published: Sunday, October 20, 2013
Time to get rid of blinders
Citizens, appointed board members and elected representatives joined in another acrimonious meeting at the Avon Park Community Redevelopment Agency's meeting Monday evening.
This followed an equally contentious CRA Southside Advisory Board meeting Friday.
As if being unable to conduct civil meetings wasn't enough, attitudes during debate revealed an alarming isolationism and prejudice among many present.
We do not refer to racial tensions, but to the stubborn idea that only someone born and raised in Avon Park can have the city's best interests at heart.
The issue arose during debates about how to celebrate Martin Luther King Jr. Day in January. Discussion devolved into shouting back and forth; Monday, Mayor Sharon Schuler had to threaten expulsion in order to quiet the chamber.
Some members of the Southside Advisory Board want to hire a planner, spend $10,000, have a parade and a three-day celebration downtown. Other members want to keep the celebration small and focused on education. They want to have the celebration on King's birthday, and confine it to that day as a neighborhood event in the Southside area. They suggest a budget of $3,000.
We find it hard to understand why such a seemingly simple conversation could become so hostile so quickly. We were taken aback, for example, when the professional event planner was taken to task for not being an Avon Park native. Even more astonishing was a similar attack on a long time Southside activist who, while spending most of his life here, was born in Wauchula.
Avon Park has worn blinders for many generations. Too many people living in the city look with suspicion on anyone from somewhere else. Ideas proposed by outsiders are rarely taken seriously, especially if their plans include change.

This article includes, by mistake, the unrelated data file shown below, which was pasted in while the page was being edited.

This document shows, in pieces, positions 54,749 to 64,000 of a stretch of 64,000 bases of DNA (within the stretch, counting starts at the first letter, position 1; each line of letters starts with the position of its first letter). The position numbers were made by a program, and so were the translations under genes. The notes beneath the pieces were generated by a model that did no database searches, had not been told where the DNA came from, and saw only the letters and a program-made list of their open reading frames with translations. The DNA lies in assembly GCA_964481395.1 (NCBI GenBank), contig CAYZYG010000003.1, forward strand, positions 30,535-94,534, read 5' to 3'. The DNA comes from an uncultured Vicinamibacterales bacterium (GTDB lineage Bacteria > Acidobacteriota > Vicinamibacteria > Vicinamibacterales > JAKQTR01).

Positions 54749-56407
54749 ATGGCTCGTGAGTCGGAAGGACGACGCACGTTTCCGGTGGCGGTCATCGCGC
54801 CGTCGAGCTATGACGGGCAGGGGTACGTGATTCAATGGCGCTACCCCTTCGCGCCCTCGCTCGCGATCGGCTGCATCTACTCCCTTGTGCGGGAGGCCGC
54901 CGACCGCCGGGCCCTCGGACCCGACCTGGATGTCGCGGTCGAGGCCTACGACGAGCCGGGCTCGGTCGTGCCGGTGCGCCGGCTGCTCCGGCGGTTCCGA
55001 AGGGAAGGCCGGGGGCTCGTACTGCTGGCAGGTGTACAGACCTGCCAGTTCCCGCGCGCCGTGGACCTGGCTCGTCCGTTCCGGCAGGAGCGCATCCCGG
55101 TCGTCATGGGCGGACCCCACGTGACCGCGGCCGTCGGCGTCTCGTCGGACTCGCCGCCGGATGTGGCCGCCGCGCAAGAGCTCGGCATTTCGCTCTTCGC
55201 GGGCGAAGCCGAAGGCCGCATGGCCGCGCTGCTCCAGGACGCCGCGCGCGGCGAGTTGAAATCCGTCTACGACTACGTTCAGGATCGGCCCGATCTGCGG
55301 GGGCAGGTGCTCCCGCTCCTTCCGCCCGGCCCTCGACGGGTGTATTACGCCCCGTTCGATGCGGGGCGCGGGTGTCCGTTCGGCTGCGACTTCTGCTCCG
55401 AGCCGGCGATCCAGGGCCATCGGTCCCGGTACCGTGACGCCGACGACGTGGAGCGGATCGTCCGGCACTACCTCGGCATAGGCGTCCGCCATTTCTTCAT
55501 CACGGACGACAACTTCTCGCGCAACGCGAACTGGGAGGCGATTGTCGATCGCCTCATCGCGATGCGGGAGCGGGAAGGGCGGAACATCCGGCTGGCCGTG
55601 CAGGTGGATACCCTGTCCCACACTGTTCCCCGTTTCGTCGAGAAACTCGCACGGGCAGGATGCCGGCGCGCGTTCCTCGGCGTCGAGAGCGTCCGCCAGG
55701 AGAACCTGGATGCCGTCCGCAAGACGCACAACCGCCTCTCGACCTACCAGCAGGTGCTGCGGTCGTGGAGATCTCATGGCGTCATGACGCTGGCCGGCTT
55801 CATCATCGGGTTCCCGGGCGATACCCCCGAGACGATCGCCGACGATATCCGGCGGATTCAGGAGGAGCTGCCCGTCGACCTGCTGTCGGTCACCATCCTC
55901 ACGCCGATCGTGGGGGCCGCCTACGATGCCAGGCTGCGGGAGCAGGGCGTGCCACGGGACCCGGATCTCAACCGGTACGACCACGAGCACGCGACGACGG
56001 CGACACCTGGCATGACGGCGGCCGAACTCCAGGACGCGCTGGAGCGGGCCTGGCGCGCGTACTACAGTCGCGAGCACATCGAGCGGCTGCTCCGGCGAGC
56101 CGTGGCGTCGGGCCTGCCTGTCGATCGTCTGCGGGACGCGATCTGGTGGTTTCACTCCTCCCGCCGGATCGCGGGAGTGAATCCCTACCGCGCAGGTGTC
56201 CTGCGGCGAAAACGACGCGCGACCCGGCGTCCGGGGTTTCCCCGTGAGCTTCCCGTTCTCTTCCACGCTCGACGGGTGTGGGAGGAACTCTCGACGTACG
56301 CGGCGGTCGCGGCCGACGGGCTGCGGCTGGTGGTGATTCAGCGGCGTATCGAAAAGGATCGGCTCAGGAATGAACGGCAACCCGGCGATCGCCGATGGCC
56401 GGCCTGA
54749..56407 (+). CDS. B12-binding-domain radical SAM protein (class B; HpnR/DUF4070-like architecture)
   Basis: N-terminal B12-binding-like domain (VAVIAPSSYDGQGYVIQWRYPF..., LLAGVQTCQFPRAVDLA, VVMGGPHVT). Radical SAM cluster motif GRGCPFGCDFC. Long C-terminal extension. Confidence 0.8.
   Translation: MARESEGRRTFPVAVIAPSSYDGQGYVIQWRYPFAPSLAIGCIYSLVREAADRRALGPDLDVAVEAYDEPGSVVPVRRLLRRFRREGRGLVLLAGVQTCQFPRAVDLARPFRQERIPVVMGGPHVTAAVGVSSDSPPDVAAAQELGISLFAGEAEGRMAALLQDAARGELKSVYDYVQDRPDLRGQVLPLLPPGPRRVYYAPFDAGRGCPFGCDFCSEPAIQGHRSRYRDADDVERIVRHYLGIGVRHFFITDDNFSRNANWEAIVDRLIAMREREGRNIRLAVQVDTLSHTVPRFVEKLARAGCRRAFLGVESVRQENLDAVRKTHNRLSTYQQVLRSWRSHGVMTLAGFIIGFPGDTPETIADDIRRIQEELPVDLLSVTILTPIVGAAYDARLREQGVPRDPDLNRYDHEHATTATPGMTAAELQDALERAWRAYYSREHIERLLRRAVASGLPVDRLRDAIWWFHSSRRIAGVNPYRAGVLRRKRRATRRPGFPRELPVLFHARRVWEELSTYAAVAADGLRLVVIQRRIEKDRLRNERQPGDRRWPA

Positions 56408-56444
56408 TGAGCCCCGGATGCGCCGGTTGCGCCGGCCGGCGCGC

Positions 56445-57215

Things are never going to get better in Avon Park with that kind of thinking. It is what you do that makes the difference, not where you're from. The idea that only a life-long resident can be true to the city is preposterous. It's like saying you can't really love your husband or wife's family because you weren't born into it.
In fact, it can be argued that new residents are more connected because they can compare Avon Park to other places and see its beauty and opportunity with fresh eyes.
The city needs new energy, new investment and more ideas. If it is to attract larger companies with more to offer the community, its leaders and residents have to move into the 21st century and recognize the global economy. This means we have to outgrow our xenophobia and accept people for who they are.
Remember, that person from far away may have the key to the city's future.
Not just the Southside carries this mentality (by: BEEN HERE! - 10/20/2013)
Good article Newssun!
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